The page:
Lillian Pierce ’02
Before Lillian Pierce ’02 met Queen Elizabeth II in Buckingham Palace, she got two pieces of advice: “Don’t contradict the Queen and don’t ask personal questions.”
When Pierce, who was studying at Oxford as a Rhodes Scholar, introduced herself as a theoretical mathematician, the Queen responded, “Not many girls have the head for pure maths.”
“I couldn’t hold myself back,” remembers Pierce three years later. “I said, ‘Well, actually, I think that most women are told that they can’t do math, and then they don’t.’”
Pierce has been challenging expectations and convention ever since she started playing violin professionally at the age of 11 and read just about a novel a day during an intense period of what would have been her sophomore year of high school. She was educated in a unique, very small school started by her family, because regular classes couldn’t satisfy her boundless curiosity.
At Princeton, Pierce was able to maintain the intellectual freedom she had experienced earlier by taking classes all across the spectrum, from neuroscience and molecular biology to music, Latin and math.
Pierce had loved math from a very young age, and Professor Elias Stein, Pierce’s mentor, inspired her to continue focusing her intense intellectual energy on pure mathematics in graduate school. After earning a master’s degree at Oxford, Pierce returned to Princeton to work toward a Ph.D. in number theory and analysis with Stein, a National Medal of Science winner, as her adviser.
In 2009, she finished her Ph.D. with a thesis titled “Discrete Analogues in Harmonic Analysis.” Through funding provided by the National Science Foundation and the Simonyi Fund, she spent the next academic year as a postdoctoral research fellow at Princeton’s Institute for Advanced Study, where she continued to collaborate with Stein.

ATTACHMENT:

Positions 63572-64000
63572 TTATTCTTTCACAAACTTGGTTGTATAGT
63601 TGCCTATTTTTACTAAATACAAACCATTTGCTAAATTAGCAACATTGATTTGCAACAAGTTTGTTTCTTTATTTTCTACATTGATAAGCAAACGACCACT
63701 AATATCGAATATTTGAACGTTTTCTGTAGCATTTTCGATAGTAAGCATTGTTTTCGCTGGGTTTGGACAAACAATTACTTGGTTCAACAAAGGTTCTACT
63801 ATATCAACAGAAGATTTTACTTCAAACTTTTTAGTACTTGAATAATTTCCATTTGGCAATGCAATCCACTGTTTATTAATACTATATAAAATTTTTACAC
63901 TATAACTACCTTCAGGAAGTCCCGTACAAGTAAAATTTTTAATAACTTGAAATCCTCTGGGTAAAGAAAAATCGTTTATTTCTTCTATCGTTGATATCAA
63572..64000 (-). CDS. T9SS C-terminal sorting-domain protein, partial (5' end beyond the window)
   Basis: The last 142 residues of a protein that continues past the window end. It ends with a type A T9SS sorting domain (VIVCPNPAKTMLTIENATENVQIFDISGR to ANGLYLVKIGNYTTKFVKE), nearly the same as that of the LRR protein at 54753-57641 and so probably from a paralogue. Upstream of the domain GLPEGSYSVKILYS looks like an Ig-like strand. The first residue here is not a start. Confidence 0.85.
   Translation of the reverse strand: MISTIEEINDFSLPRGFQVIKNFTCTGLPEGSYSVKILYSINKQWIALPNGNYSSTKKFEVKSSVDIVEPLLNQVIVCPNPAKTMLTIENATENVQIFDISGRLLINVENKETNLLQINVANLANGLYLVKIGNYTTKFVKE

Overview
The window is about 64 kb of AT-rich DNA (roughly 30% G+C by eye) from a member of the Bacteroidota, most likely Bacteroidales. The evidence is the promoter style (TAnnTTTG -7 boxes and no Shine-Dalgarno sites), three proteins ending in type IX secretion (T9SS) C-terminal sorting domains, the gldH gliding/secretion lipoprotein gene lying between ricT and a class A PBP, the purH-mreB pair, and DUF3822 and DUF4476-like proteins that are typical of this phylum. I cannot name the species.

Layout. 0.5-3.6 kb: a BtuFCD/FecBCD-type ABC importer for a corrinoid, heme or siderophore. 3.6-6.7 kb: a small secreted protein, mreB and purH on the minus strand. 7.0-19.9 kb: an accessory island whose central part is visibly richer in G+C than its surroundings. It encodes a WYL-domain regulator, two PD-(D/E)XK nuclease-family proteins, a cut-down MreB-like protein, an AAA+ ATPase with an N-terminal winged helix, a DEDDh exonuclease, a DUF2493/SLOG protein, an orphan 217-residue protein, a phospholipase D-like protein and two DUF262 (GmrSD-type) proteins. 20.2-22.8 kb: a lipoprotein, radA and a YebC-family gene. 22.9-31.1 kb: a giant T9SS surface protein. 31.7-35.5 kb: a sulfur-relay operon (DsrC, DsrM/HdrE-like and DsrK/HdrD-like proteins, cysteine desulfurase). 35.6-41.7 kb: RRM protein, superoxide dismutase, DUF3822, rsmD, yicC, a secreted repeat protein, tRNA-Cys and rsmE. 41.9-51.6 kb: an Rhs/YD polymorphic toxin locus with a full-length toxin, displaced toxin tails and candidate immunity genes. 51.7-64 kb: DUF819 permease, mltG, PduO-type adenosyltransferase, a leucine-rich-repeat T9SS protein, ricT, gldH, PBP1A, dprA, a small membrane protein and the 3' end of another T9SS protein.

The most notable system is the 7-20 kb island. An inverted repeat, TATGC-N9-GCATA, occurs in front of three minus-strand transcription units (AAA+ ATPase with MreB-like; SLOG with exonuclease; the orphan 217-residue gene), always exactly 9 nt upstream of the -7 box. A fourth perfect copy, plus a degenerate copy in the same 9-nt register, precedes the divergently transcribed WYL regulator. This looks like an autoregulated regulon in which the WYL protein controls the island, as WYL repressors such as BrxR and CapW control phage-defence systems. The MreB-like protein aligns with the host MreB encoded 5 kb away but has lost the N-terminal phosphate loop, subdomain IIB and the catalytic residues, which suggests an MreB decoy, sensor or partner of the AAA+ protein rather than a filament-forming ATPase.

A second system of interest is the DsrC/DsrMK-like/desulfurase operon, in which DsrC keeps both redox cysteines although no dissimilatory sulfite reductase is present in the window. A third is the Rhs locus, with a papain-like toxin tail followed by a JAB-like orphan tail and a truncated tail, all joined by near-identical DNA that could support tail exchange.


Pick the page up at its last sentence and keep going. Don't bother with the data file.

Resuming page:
Pierce believes Princeton does well when it comes to welcoming women in the sciences and math. “There’s a society-wide assumption that girls can’t do math, and that can eventually be demoralizing,” says Pierce, who was named valedictorian of the Class of 2002. “The fact is that every math student comes across problems they can’t solve. But if you already have the idea that because of your sex you can’t do math, when you come across a challenging problem you can’t solve immediately, you might get too discouraged.”
To help break this cycle, Pierce mentors young female mathematicians. In 2010 she taught a course in the SWIM program (Summer Workshop in Mathematics) at Princeton. The program introduces very talented high school girls to the math department at Princeton. In 2008 and 2009, she helped organize an NSF-funded program for undergraduate and graduate students called Summer in Analysis at Princeton. She also started an organization a few years ago called Mentoring Möbius to create a support system for female mathematicians in all levels of undergraduate work.